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Why should Turkey play by the rules when Donald Trump doesn’t?

Responding to Turkey’s offensive against the Kurds in northern Syria, the US has announced sanctions on Turkish senior officials and an increase on steel tariffs. The announcement follows President Donald Trump’s warning last week that sanctions would be imposed if Turkey didn’t "play by the rules".

The situation is truly ironic. Pretty much ever since coming to power, Trump has given states the impression that it’s ok not to play by international rules.

Smoke rising over the Syrian town of Ras al-Ain as Turkey presses on with its military campaign in Syrian territory.Credit:Getty Images

The General Assembly could (and should) also call upon Turkey to scrupulously adhere to the rules of international humanitarian law – the fact that Turkey breached international law by invading northern Syria doesn’t mean it shouldn’t abide by the laws of war once there. Specifically, Turkey should be called upon to target only military objectives, ensure that any harm to civilians is proportionate to the anticipated military advantage, and take all reasonable precautions to protect civilians. Given the number of civilians who have already fled the area – more than 100,000 according to the UN – there is evidently fear that these rules will not be respected.

In tweets last week, Trump laid out three options for a US response to Turkey’s offensive: "Send in thousands of troops and win militarily, hit Turkey very hard financially and with sanctions, or mediate a deal between Turkey and the Kurds!" The only one of these that unquestionably complies with international law is the last. If one hopes to promote respect for the international rules-based order – which prevents one country invading another – the options in response to the Turkish offensive should be: mediate a political solution; if that fails, support a Security Council resolution either authorising a military intervention or imposing sanctions or other measures; or failing that, try and get a resolution through the General Assembly.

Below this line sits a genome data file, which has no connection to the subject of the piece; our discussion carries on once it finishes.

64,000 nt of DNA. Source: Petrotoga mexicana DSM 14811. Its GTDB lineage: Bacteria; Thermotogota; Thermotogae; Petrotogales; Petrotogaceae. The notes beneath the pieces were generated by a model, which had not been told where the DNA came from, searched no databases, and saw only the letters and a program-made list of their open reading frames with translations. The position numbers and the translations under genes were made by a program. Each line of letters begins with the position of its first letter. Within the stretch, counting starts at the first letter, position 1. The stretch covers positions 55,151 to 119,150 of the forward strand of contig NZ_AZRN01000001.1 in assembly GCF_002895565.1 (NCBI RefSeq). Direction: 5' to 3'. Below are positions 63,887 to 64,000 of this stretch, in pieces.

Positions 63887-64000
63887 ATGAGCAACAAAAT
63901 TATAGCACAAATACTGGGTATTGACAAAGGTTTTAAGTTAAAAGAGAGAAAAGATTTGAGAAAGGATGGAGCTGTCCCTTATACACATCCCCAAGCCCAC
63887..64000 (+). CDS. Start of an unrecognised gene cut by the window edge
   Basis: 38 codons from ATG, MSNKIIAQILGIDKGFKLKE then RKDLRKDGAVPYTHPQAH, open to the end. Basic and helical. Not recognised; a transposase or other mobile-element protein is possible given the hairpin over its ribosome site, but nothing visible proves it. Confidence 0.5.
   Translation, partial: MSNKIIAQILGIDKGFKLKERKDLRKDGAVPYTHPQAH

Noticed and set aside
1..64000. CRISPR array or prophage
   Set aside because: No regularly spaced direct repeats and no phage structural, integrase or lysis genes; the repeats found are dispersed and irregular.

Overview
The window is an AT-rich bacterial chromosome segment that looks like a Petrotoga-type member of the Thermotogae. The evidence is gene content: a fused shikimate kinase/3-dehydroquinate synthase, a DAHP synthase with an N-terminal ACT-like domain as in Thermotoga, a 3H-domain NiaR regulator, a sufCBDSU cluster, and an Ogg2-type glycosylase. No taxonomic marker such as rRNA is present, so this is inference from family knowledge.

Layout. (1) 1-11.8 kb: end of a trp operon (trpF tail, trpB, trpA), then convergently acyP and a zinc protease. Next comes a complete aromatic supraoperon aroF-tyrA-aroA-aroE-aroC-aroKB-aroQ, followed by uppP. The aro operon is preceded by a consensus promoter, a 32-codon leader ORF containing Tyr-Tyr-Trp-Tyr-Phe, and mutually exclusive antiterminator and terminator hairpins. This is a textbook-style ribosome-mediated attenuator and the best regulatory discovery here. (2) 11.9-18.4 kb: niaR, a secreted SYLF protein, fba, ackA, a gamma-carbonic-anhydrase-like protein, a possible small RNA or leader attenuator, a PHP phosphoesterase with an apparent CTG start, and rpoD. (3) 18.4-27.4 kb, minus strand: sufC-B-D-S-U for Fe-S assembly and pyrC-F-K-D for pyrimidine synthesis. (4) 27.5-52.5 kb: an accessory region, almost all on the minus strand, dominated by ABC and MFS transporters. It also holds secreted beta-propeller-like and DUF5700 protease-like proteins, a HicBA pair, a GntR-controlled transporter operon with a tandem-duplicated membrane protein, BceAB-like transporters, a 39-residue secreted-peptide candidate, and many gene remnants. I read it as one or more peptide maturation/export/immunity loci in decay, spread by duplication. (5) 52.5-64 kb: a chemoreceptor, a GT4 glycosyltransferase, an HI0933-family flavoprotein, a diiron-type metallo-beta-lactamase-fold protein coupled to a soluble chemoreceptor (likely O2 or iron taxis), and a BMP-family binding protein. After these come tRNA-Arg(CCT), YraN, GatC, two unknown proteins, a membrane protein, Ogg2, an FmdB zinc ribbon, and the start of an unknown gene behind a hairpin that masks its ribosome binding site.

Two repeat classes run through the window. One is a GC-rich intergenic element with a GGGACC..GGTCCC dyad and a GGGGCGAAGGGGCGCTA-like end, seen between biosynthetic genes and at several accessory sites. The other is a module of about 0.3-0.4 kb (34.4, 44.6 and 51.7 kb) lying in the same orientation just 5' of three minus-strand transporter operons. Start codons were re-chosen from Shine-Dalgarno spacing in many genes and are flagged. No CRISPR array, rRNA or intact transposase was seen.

The international system has ways of dealing with acts of aggression. They’re very imperfect, but disregarding the international legal order altogether isn’t the answer because it encourages others to do the same, and in this case that’s just what Turkey has done.

Rebecca Barber is a lawyer, consultant and PhD candidate with the Asia Pacific Centre for the Responsibility to Protect at the University of Queensland.

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